Maple Ridge’s ‘Rocky’ fish fence survives pummeling

The fish fence completely submerged after record rainfall. (KEEPS Facebook/Special to The News)The fish fence completely submerged after record rainfall. (KEEPS Facebook/Special to The News)
The fish fence survived a battering as Kanaka Creek hit a rare high water mark. (KEEPS Facebook/Special to The News)The fish fence survived a battering as Kanaka Creek hit a rare high water mark. (KEEPS Facebook/Special to The News)
Logs and debris got hung up on the fish fence, but damage was minimal. (KEEPS Facebook/Special to The News)Logs and debris got hung up on the fish fence, but damage was minimal. (KEEPS Facebook/Special to The News)

Ross Davies was scared for the fish fence at Kanaka Creek Park as the creek swelled, and logs and debris pummeled it.

“It looked more like Hell’s Gate than Kanaka,” said Davies of the river, as he looked down from the bridge over 240th Street.

Amazingly, it held up.

“That fish fence is the Rocky Balboa of fisheries infrastructure,” said Davies, who is the education coordinator for the Kanaka Education and Environmental Partnership (KEEPS).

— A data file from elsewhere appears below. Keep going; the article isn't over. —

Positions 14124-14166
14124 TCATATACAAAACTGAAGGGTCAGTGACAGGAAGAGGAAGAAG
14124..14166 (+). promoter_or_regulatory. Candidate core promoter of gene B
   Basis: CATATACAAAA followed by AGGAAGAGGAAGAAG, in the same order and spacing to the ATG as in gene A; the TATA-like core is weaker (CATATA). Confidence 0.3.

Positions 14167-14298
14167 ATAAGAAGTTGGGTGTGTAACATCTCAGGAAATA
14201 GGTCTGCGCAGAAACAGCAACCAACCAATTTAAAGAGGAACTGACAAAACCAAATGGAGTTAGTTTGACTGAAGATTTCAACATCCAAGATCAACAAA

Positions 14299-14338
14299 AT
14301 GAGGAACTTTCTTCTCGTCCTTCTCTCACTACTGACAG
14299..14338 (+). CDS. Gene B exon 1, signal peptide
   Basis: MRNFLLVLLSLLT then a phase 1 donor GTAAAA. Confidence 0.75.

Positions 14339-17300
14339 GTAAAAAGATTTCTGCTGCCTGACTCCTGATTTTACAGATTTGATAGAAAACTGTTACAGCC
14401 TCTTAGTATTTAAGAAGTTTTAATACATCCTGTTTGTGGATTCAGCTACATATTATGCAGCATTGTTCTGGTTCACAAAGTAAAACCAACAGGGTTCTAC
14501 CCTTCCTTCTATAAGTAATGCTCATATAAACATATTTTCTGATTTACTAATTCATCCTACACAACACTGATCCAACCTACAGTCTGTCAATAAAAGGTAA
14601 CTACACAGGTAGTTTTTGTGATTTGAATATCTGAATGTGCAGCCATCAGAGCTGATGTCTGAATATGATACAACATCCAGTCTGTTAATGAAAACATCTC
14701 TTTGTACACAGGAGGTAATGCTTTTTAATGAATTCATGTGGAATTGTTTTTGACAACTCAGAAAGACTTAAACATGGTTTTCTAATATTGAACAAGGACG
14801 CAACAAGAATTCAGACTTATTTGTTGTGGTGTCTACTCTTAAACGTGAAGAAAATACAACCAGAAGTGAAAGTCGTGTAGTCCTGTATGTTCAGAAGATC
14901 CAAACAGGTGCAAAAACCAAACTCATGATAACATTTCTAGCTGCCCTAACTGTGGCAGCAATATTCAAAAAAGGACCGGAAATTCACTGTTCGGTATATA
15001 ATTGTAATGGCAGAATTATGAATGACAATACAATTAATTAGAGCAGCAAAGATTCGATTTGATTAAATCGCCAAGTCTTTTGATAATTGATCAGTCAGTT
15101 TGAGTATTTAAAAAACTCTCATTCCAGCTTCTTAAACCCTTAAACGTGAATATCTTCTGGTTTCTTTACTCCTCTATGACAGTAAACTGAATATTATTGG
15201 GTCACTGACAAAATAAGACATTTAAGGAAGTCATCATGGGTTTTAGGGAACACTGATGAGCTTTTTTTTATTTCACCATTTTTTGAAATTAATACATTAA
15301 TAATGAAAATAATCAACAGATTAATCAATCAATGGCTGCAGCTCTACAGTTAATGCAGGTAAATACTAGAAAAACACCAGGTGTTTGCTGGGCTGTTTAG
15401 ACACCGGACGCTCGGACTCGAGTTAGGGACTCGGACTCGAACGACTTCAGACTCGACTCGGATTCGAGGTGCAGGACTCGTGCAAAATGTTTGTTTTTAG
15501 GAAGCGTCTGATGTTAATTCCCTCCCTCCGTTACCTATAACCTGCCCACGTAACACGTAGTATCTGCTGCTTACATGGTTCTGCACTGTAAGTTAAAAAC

Davies has worked on the Kanaka since the 1990s, and this was just the second time he has seen the river so huge. The last time was in 2007.

This time, the waterway was draining record rainfall that saw 178 mm fall over Nov. 13, 14 and 15. A normal rainfall for the entire month of November is 393 mm.

Logs and debris got hung up on the fish fence and its cables. But after a half-day of work by crews, the debris was gone, and the fish fence was relatively undamaged.

During a massive high-water event, the tributaries of the Kanaka become important, as spawning salmon “shelter” in some 60 or 80 smaller creeks and streams that run through Maple Ridge residents’ backyards. It gets them out of the churning water of the main current, Davies explained.

He said there will be “short-term pain” for spawning salmon, as as some eggs will be lost. But in the long run, the gravel is cleaned of sediments and silt, and becomes superior spawning beds for the future.

“And the aquatic insect population will explode,” he added, which creates better a habitat overall.

After a low return of chum salmon this year, he said the coho spawning on the Kanaka looks like a “decent” run this year.

However, the conservationist in him worries about climate change and the appearance of extremes weather, that sees record heat in the summer, followed by record rain in the fall.

“Wildlife and fish are having a hard time keeping up,” he said.

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